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Seeking 5G amplifier recommendations; chain polarity q

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Seeking 5G amplifier recommendations; chain polarity q


I am putting together a few nodes using Rocket M5s. I am seeking recommendations for good bidirectional amplifiers to pair with them. Ideally, so that a bit of pre-amplification can be done, in addition to the TX amplification. If the datasheet is accurate, the maximum TX power from the Rocket M5 is 27dBm.

As they have two chains, I am pairing them with antennas that have vertical and horizontal connectors. I'm connecting them with short RP-SMA to N pigtails. I'd like to place the amps as close to the antenna input as possible.  

On an unrelated note, does AREDN currently use both chains on the rocket M5 XM/XW nodes? If so, which chain is generally considered the 'vertical' chain?


K6AH's picture
Don't use amplifiers

I highly recommend against using outboard amplifiers with AREDN nodes.  Most amplifiers are not high enough quality to T/R switch fast enough... and you won't want to pay for those that do.  You will also generate a lot of noise on the band making it harder for the rest of us to communicate.

The vertical and horizontal chains are interchangeable.  They are both used, but for MIMO (802.11n) and path redundancy.  They get used when communicating with another MIMO device.

Andre, K6AH


I'll second the advise against amplifiers...

Tell us what kind of distance are you seeking to connect. Terrain? Obstructions?

Do you already have the antennas? Like most of ham radio, the antenna makes all the difference.


I do. I have a 120 degree

I do. I have a 120 degree 16dbi MIMO antenna.

This node is going to be in the hills above Milpitas, in the hills near east San Jose. I'm hoping to cover the city, maybe up into south Fremont. ~ 10 miles.

10 miles no problem

With your sector on one end, in a clear location, users will be able to easily connect with any high gain antenna. PowerBeam M5 400, Mikrotik LHG, QRT, or a Basebox or Rocket with an external panel or dish most of which are over 20dBi. Users nearby the sector might even hit it with a Nanostation (11~13dB). Most here would agree 10 miles is no problem with our "stock" equipment.


KE2N's picture

Its amazing how far 1/2 watt will go when you have a clear line-of-sight and good antennas.  So I would try it with low power first.  If the signal does not get through due so some obstruction, it's unlikely that an amplifier would help.  In that case what you really need is a taller antenna support or different location.

I think the L-Com amplifiers are good ones.  You want at least 10 dB signal improvement to make a difference so that's the 3-watt output unit (Ubiquity is 27 dBm or 1/2 watt meaning 1/4 watt per chain.  0.25 watts -> 3 watts is about 10.8 dB)

Amplifying an OFDM signal is a tough task.  All those individual carriers have to be amplified simultaneously without creating intermodulation distortion and the amplifier needs to handle a peak-to-average signal of something like 10:1 without flat-topping. It has to TR switch in a microsecond and the power supply needs to switch as well, because it would overheat if you left the power on continuously (and not just during packet transmission).  The receive preamp needs to switch really quickly too and have a very fast recovery time.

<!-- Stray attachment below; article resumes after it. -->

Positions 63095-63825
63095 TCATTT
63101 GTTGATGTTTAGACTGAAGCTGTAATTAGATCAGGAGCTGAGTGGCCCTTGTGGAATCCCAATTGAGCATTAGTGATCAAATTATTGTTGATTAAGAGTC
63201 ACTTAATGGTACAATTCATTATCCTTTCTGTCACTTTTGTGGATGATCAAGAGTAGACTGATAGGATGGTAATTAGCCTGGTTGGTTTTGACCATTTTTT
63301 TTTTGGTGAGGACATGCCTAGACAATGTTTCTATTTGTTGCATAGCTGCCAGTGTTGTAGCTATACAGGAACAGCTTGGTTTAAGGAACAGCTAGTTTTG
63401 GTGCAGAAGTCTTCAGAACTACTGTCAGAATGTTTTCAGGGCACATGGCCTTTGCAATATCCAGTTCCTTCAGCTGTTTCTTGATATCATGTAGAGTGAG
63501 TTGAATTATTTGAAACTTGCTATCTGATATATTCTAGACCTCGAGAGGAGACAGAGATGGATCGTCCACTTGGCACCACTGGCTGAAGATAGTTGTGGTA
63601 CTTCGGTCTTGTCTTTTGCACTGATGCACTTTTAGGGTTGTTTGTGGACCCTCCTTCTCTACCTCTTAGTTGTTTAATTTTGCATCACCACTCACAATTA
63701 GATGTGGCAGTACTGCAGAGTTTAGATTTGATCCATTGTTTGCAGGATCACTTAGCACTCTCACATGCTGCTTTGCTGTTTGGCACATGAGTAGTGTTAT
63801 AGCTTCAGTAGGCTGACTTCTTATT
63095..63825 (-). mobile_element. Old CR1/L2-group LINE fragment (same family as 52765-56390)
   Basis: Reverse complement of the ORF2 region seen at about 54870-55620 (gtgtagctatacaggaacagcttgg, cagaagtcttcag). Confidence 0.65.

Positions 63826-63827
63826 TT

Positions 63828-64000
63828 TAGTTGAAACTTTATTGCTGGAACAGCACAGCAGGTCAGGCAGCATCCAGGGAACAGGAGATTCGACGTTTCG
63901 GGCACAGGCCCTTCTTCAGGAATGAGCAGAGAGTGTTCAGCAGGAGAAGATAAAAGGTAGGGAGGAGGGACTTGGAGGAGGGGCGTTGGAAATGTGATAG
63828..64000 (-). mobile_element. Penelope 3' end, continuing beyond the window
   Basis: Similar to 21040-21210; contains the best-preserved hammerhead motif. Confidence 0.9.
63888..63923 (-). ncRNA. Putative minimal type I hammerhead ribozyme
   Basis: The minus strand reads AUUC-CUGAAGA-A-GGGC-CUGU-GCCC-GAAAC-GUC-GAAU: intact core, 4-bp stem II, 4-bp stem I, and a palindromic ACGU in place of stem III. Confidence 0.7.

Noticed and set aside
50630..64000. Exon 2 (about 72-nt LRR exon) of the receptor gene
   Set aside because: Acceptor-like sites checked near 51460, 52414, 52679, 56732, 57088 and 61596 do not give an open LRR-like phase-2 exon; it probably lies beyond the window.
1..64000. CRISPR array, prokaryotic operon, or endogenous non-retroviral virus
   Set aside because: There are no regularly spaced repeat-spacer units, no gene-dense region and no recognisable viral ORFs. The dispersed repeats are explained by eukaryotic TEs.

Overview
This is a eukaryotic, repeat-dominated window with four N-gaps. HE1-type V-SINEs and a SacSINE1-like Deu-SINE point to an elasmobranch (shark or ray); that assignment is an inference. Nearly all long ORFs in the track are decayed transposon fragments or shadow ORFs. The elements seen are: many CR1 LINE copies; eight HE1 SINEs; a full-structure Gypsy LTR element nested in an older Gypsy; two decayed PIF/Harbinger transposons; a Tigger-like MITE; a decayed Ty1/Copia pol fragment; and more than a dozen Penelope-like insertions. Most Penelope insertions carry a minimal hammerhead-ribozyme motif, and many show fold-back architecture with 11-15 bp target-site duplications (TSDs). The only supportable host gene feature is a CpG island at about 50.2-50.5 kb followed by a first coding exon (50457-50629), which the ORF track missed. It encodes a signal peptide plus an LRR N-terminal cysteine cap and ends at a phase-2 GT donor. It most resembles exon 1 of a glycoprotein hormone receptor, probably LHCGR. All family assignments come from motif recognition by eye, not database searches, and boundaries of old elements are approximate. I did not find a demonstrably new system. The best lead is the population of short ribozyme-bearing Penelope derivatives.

The Ubiquity final amplifier stages are not real clean at max power output, so you sure don't want to amplify signal level. For this reason the L-Com amplifiers have an input signal  range of 7-20 dBm.  That let's you run the Ubiquity at, say, +17 dBm output (10 dB below rated max) where is reasonably clean  (17 dBm total power output is 14 dBm per chain). 

You need to be careful not to send more than 20 dBm to the external amplifier (accidentally) or you may fry its input - so probably want an attenuator between the units (or an equivalent coax loss).  I found that the 2 GHz L-com produces rated power at about +12 dBm input level (roughly).

List price for the 3-watt amp is $1510 and you will need 4 per link, so figure 6K$ per installation  (and compare that to the cost of some tower sections)



K9CQB's picture
Wanna double your power? Use a 30dBm BaseBox 5.

To add to the wise advice of Andre and Ken, I would avoid external amplifiers and just buy a Basebox 5, which I think is 3dBm more than the Rocket M5 - that's twice the power at 30dBm.
I've used bi-directional amplifiers before, but to bring very low power devices (18dBm) up to 1 Watt. I also had to disassemble the amp and reduce the RX amplifier (LNA) because it causes too much noise on your front end  - they all do. That noise will make your node a lot more deaf. I only used in-line attenuators for testing RX LNA network while modifying it, otherwise you're also reducing the TX gain of your modem, but even worse, adding some noise. Unless you have decent soldering and EE skills to modify the LNA network on the bi-directional amp, I would avoid this altogether.
Just get a BaseBox.
I stopped buying Rockets and most other Ubiquiti gear because the MikroTik gear is so much better. I still have to buy 900MHz and 3.4GHz stuff all from Ubiquiti though; MikroTik doesn't have that stuff. I also buy Ubiquiti NanoStations (XW models) for the dual Ethernet capability and they're just awesome, and I also buy the PowerBeam PBE-M2-400 because it's the best PtP dish on 2.4GHz - at least until we get the MikroTik LHG-2 and LDF-2 series devices up on AREDN firmware.

-Damon K9CQB

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